A few days ago, the US Department of Homeland Security revealed that in the last three months of 2012 malware infections were identified in the industrial control systems of two power companies from the United States. The malicious elements made their way onto computers from USB devices.
Experts highlight the fact that although organizations in charge of handling critical infrastructure try to protect themselves against cyberattacks by not having internet connections, this approach is not worth much if best security practices are not applied within the closed systems.
Jeff Hudson, CEO of Venafi, a leader in enterprise key and certificate management, explains that the lack of such best practices has allowed cyber strikes to surface via compromised trust instruments and USB devices within organizations.
“It is time for those that run our critical infrastructure to understand that it is no longer a question of ‘if’ there will be an advanced attack, but rather ‘when,’” Hudson told Softpedia in an email.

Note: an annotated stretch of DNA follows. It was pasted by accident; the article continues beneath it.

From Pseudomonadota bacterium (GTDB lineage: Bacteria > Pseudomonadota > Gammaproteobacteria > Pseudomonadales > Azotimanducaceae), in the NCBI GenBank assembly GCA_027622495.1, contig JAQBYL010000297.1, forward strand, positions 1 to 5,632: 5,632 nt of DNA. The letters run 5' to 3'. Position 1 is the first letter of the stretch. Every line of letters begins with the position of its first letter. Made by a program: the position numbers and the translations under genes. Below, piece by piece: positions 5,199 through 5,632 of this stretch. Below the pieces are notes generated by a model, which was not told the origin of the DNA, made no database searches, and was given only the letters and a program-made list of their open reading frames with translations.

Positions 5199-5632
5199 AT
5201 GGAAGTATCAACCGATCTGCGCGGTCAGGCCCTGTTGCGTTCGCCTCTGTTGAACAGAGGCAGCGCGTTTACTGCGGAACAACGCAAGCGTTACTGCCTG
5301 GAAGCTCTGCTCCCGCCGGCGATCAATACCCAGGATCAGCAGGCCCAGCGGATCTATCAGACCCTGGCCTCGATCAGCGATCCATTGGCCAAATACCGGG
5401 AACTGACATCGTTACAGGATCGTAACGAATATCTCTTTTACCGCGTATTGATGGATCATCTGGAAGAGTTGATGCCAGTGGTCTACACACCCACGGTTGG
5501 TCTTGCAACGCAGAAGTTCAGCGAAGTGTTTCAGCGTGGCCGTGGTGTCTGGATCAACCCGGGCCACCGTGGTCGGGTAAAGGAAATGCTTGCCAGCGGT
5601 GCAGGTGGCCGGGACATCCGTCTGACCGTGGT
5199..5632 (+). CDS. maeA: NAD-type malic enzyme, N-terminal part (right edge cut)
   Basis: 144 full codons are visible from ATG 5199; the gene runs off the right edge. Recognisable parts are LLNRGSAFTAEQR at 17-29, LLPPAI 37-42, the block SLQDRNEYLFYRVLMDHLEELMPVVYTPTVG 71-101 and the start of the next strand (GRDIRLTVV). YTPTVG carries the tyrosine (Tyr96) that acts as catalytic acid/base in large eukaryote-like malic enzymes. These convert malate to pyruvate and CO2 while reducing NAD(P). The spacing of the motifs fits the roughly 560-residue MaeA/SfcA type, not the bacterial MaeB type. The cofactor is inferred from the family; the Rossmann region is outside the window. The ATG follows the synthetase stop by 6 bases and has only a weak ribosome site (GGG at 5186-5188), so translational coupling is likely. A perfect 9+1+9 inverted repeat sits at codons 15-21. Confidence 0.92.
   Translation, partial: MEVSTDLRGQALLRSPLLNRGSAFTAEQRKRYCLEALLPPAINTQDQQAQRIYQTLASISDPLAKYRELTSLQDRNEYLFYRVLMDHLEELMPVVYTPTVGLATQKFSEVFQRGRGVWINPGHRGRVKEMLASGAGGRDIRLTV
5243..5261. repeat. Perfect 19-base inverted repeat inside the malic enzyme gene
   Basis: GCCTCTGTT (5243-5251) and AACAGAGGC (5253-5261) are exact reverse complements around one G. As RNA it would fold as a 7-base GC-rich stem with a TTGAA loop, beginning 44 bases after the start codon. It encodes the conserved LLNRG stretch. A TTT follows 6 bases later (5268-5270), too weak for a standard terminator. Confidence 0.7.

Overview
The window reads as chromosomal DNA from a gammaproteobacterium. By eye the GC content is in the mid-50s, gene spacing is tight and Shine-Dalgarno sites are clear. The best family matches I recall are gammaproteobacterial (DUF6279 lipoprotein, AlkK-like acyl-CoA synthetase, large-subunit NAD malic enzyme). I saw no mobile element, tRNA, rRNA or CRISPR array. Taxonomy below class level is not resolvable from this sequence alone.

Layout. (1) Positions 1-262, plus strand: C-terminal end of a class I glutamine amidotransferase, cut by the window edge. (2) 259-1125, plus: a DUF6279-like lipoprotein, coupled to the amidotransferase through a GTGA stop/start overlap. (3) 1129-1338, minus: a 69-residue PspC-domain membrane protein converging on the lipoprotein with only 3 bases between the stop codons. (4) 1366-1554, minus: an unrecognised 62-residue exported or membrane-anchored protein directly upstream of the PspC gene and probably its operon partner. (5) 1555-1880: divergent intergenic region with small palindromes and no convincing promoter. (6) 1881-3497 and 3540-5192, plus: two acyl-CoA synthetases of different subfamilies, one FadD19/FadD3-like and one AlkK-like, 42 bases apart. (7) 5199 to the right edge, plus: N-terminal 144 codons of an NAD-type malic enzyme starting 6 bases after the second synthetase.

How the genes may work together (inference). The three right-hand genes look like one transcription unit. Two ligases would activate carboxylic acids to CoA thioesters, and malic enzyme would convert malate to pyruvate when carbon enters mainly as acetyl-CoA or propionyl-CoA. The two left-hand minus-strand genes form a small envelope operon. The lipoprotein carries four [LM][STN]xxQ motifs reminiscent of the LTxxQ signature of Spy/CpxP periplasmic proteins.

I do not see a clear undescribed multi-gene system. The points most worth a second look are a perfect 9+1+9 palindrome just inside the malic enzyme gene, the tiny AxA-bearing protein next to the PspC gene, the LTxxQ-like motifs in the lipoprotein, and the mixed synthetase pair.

“Organizations must evaluate their vulnerabilities from outside sources as well as insider threats, whether innocent or not, and establish safe practices for employees as well as implement proper security precautions and effective control management to reduce the attack risk.”
The expert emphasizes that these latest attacks demonstrate the fact that actors with knowledge on how the software from these plants works can successfully execute a cyberattack.
“History has taught us that malware such as Stuxnet, designed specifically to target industrial facilities, leverages social engineering and stolen digital certificates to remain undetected and authenticate on the secure network,” Hudson added.
“There was simply no reason for these plants, or any others at this point, not to be prepared for this type of attack.”
The DHS’s Industrial Control Systems Cyber Emergency Response Team (ICS-CERT) has often provided advice for such organizations on how to protect themselves against cyber threats. However, it’s likely that some proper legislation must be set in place before we see any visible improvements.